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I have had a look at the twitter feed of Math.SE. Looking at the recent post, I only see questions with bounty.

According to this answer, the bot chooses which questions should be tweeted according to some kind of hotness score. The answer does not specifically mention bounties.

I would like to ask:

  • Is the hotness score used for twitter accounts on other (non-trilogy) sites too?
  • Do the bounties somehow contribute to the hotness score used in the choice of tweeted questions? Or are all questions with bounties tweeted?
  • What else contributes to the hotness score?
  • Are the hotness score used for twitter account and hotness score used for the network hot questions list two different things, or are they the same?

I am really surprised that several questions posted on this site in the last 24 hours were hot enough to get to network-wide hot questions list, but that still does not make them hot enough to appear in the twitter feed. This makes me a bit suspicious of the hotness algorithm described in the answer I linked above. EDIT: To include a specific example, both this question and this question are currently on the network hot questions list, but neither of them was tweeted.

Or maybe it is possible that this algorithm works well for sites with large traffic, but it should be a bit modified to work well on smaller sites too. When I look at ServerFault Twitter stream and SuperUser twitter stream, I see questions without bounty too. And there is plenty of them - quite in a contrast to Math.SE.

EDIT: When I look at TeX.SE twitter stream, I also see many questions without bounties.

I wondered whether it would be possible that Math.SE is special because questions with MathJax are not allowed in the hot question list. But since such appear in the twitter account, the presence of the MathJax in the title probably does not influence the hotness score.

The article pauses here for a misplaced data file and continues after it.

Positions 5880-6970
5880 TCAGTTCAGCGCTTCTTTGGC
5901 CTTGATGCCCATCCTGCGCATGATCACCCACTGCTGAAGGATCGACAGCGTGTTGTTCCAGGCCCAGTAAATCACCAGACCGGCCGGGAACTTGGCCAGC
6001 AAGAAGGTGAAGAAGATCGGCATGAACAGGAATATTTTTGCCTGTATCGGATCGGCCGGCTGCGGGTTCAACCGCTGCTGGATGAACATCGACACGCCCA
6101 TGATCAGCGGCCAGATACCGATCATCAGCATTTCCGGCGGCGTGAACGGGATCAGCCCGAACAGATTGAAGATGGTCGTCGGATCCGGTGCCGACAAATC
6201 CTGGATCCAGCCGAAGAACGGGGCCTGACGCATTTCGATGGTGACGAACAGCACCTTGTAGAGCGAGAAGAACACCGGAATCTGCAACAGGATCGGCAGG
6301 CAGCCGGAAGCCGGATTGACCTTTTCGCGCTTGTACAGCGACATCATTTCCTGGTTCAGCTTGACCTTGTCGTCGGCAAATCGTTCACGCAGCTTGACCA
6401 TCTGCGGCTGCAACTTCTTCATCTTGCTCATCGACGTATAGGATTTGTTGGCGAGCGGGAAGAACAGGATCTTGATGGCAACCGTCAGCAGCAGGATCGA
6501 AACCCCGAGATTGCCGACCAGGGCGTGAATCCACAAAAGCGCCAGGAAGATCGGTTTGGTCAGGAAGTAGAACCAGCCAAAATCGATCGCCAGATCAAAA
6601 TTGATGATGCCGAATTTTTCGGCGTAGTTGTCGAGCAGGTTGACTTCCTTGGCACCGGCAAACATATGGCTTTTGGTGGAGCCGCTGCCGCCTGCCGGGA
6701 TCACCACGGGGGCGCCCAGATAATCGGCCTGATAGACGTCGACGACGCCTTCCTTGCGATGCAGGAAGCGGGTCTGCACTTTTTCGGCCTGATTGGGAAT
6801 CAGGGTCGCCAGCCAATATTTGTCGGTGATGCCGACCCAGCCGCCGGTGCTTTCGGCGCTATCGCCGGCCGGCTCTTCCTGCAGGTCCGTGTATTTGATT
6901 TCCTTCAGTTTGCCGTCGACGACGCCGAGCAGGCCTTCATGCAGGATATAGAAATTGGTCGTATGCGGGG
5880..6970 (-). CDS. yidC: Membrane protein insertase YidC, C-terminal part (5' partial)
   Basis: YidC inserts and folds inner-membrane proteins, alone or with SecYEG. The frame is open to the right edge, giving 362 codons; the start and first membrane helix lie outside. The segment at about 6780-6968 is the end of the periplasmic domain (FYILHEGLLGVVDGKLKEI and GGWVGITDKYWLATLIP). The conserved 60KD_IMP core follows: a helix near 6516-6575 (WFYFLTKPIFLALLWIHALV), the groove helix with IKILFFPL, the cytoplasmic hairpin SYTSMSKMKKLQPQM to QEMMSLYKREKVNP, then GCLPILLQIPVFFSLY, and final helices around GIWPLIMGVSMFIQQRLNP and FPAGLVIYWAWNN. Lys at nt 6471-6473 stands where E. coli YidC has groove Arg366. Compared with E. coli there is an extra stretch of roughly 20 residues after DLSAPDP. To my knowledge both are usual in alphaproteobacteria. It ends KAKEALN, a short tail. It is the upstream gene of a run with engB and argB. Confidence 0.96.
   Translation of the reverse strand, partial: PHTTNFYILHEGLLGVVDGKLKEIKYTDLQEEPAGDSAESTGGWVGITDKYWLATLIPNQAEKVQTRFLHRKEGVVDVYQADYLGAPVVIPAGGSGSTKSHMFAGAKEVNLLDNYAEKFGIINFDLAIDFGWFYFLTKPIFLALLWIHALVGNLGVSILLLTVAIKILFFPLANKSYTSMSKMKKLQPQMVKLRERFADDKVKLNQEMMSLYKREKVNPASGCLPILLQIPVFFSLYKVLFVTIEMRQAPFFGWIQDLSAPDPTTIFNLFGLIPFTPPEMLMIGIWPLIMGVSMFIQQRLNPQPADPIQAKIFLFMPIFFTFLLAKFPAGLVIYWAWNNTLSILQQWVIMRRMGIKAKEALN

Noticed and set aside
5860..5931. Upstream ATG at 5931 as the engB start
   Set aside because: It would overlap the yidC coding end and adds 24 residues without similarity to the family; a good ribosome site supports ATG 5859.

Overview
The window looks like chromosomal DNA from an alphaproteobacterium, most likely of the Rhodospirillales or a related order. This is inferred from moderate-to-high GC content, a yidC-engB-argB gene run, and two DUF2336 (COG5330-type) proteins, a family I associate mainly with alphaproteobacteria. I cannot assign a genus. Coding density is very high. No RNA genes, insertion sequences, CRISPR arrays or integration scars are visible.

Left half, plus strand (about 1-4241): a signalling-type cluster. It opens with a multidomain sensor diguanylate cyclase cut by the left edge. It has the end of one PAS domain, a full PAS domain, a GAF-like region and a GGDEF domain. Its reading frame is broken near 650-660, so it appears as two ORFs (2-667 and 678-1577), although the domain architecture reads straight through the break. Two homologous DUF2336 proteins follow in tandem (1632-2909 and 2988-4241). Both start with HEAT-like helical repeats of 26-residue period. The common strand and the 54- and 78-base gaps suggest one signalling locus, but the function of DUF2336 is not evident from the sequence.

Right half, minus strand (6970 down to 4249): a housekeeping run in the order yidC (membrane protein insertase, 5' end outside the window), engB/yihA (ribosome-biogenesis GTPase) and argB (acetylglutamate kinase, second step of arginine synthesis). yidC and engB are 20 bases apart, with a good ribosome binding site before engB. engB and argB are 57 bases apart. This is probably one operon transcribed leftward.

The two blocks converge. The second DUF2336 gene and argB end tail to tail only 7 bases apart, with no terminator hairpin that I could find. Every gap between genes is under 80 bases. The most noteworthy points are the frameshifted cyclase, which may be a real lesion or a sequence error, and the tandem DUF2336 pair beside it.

EDIT 2: I was told the following information in chat:

  • The bot tweets once every 3 hours, so it has 8 tweets per day.
  • Bounties have the highest priority, all questions with bounties are tweeted.
  • If there are many bounties, the twitter bot builds a backlog of bountied posts waiting for their turn. While this backlog exists, no other category can be tweeted.

This would explain the behavior I described above. (There are probably more than 8 bounties on Math.SE per day on average.)

However, according the user who told me this: "It's all just my observations of what the bot does. I don't know if its algorithm is documented." So I will wait whether can be confirmed by somebody. But if these observations are correct, they would certainly answer at least my main question (the question in the title).


EDIT 3: To add to the previous observations, several non bounty questions have been tweeted recently on StackMath. I have mentioned as examples two questions which were on the network-wide hot question list at the time of writing this question. In the meantime one of them was tweeted (about 12 days after it was posted). The other one was not tweeted (at least not yet).

  • You can post your edit as an answer by the way.... – nicael Jan 9 '16 at 17:09
  • @nicael I do not think it should be good idea since I do not know whether the information I added there is correct. They are just observations, I guess just SE team or SE developers can confirm whether the algorithm really works in this way. – Martin Jan 9 '16 at 17:12